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Learn how Camp Yachad at the JCC of Central New Jersey makes inclusion an agency-wide priority.

For over 20 years, Camp Yachad at the JCC of Central New Jersey has offered support and accommodations to campers with disabilities. One of the many programs offered is the Shadow Program. 

“Our Shadow Program allows campers with special needs to be fully integrated in an immersive camp experience right alongside their same age, neurotypical peers through a one-on-one support aide, or a ‘shadow,’” said Beth Mitchell, the director of inclusion and diversity at the JCC. “While the concept of a Shadow counselor may not be unique in the recreational camp setting, the trajectory of our campers’ journey is one of a kind.” 

Mitchell explained campers eventually age out of the camper model. Some apply to work in the Leaders in Training program or apply to become counselors in later years. To honor this rite of passage and make it accessible to all, the JCC also created the Skills Training Program.  

“This distinctive program provides paid supported vocational training to campers with disabilities who are aging out so they can hone the skills needed for gainful employment in our camp in the future,” said Mitchell.

The Skills Training Program started roughly seven years ago when a staff recruitment email was sent out in the fall to former teen campers, inviting them to work at Camp Yachad for a great summer job. Mallory Zipkin, the camp director at the JCC, shared a long-time camp parent responded by asking if her son could actually work at the camp. “This is a child who grew up in our Shadow Program, and a child who had autism,” said Zipkin. “They were really successful in our shadow program, but absolutely needed support. At the time, I had a co-director and we looked at each other and said, ‘why not?’” 

Zipkin wrote back to the parent inviting them to come in for a meeting to discuss what it would look like for her son to work in camp, be successful and for everyone to feel comfortable. They thought a lot about his specific interests and skills, and knew he loved art, so they decided he should be an assistant in the art program.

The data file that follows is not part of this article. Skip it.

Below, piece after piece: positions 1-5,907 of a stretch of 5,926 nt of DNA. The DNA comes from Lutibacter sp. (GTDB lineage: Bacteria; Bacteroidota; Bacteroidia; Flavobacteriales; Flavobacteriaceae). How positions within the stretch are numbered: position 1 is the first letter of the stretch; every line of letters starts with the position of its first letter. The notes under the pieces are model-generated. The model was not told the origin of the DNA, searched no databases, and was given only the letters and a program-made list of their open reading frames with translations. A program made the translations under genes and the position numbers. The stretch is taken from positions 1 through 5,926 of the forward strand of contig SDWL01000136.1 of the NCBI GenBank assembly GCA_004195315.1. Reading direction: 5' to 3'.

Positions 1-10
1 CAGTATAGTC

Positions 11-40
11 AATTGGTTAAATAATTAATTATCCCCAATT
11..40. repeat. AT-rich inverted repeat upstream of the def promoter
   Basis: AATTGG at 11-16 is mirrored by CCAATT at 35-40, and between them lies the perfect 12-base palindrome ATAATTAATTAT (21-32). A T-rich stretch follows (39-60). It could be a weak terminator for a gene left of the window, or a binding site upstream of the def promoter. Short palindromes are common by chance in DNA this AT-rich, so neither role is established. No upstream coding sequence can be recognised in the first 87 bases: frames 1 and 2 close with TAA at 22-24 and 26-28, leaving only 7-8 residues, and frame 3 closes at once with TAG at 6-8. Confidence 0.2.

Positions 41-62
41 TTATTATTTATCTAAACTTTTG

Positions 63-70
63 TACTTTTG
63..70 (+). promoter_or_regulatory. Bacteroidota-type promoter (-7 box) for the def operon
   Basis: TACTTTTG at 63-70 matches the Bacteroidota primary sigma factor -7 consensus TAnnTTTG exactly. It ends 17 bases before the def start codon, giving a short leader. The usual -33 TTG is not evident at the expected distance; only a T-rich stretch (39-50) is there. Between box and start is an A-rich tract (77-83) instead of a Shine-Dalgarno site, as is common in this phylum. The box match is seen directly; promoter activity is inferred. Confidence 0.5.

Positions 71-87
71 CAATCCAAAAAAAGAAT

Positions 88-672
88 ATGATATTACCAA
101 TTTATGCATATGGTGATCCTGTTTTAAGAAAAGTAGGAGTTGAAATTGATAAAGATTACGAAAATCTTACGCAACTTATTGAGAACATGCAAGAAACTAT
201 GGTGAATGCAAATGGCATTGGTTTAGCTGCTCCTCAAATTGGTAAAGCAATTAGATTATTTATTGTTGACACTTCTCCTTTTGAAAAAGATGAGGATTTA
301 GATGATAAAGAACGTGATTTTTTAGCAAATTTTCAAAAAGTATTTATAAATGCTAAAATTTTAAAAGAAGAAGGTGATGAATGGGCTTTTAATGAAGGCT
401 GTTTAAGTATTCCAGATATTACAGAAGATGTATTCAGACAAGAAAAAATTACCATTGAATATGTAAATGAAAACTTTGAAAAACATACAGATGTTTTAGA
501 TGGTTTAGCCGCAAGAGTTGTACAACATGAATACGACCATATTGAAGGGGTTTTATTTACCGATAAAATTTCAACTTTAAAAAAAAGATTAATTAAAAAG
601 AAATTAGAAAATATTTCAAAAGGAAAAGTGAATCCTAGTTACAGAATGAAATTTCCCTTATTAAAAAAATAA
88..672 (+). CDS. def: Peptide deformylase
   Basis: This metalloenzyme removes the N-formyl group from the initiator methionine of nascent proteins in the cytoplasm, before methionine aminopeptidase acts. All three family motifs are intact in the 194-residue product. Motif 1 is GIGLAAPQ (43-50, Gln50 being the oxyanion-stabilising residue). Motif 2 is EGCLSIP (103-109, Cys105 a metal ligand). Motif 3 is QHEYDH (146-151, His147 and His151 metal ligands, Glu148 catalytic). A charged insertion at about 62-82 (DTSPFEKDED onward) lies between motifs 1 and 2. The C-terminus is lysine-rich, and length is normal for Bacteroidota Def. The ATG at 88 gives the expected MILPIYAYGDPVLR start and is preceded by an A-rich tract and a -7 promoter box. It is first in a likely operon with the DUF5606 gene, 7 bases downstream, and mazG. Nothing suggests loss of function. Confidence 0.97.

“Summer came, he worked and did a fantastic job,” said Zipkin. “The parent came to us at the end of the summer and said it’s not enough to just do this for him; we should be doing this for everybody. She helped us build this program that has now become an inclusive staff program existing for about seven years now.”

The JCC is up to 10 participants per summer, providing the social benefits of being part of a camp and the ability to earn a paycheck. “This is an experience for them to have a summer job like their peers, outdoors, having fun working with kids, making an impact and in a place where, — maybe not all of them but many of them — had their own positive memories of their childhood as campers,” said Zipkin. “They get to give back to the place they had such a wonderful experience in and I think that is the best part for us, too.”  

A lot of work goes into being able to offer these programs, such as detailed trainings and a full summer inclusion team with a director of the Shadow and Skills Training programs. For training, during camp Shadow counselors meet weekly — or daily as needed — to review strategies they can use to support campers. Skills Training staff are met with every morning to go over hard and soft vocational skills around socialization and job expectations. They also have weekly feedback meetings from their supervisor.

Additionally, the JCC runs an extensive weekend of staff training yearly, alongside continuing education and working with insurance partner The Redwoods Group for pre-camp online training modules. 

Zipkin explained Shadow counselors who work in the one-on-one inclusion program have a dedicated training where they learn strategies and goal setting expectations. This includes reviewing intake work Mitchell does for the children who will be in the Shadow Program, meeting the child’s parents they will be paired with and learning what they’re going to focus on for the child’s success. From there, they set up a play date to meet and then they’re ready for camp. 

“I think the tool we could impart onto others would be the really thoughtful intake process,” said Zipkin. “Beth has done a tremendous job in professionalizing that by bringing in new HIPAA-compliant software called SimplePractice we use to store all information. Beth has created an index for each participant — or option of participants — to get a better picture of who they are beyond what their parent thinks of them, including teacher references.” 

Running Camp Yachad is not easy but it’s an important program that is near to the JCC’s heart. Mike Goldstein, the executive director, shared the J is very proud of the work they do and have a great reputation in the community as being a place where inclusion is an attitude, not an activity — inclusion is belonging. 

“It’s about building relationships and seeing personal, positive developmental growth,” he said. “What keeps me motivated is knowing we are shining a light in in the darkness, making a difference and building a better society.”

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Brittany Howard

Brittany is the editor of Community Rec Magazine. Reach her at brittany@peakemedia.com.

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